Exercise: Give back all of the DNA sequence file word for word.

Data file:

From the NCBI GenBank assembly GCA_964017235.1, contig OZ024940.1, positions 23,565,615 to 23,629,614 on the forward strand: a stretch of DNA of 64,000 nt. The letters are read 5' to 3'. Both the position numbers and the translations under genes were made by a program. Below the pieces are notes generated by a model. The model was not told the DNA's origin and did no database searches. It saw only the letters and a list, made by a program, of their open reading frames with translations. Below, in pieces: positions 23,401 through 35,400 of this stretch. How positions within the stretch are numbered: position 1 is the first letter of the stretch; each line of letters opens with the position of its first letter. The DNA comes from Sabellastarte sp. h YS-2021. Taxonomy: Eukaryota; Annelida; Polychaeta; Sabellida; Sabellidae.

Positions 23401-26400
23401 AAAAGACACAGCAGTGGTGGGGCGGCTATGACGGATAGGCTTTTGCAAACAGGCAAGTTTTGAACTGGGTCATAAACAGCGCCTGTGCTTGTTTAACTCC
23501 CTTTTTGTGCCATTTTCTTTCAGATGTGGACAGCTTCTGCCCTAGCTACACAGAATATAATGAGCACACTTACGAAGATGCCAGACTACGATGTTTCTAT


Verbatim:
From the NCBI GenBank assembly GCA_964017235.1, contig OZ024940.1, positions 23,565,615 to 23,629,614 on the forward strand: a stretch of DNA of 64,000 nt. The letters are read 5' to 3'. Both the position numbers and the translations under genes were made by a program. Below the pieces are notes generated by a model. The model was not told the DNA's origin and did no database searches. It saw only the letters and a list, made by a program, of their open reading frames with translations. Below, in pieces: positions 23,401 through 35,400 of this stretch. How positions within the stretch are numbered: position 1 is the first letter of the stretch; each line of letters opens with the position of its first letter. The DNA comes from Sabellastarte sp. h YS-2021. Taxonomy: Eukaryota; Annelida; Polychaeta; Sabellida; Sabellidae.

Positions 23401-26400
23401 AAAAGACACAGCAGTGGTGGGGCGGCTATGACGGATAGGCTTTTGCAAACAGGCAAGTTTTGAACTGGGTCATAAACAGCGCCTGTGCTTGTTTAACTCC
23501 CTTTTTGTGCCATTTTCTTTCAGATGTGGACAGCTTCTGCCCTAGCTACACAGAATATAATGAGCACACTTACGAAGATGCCAGACTACGATGTTTCTAT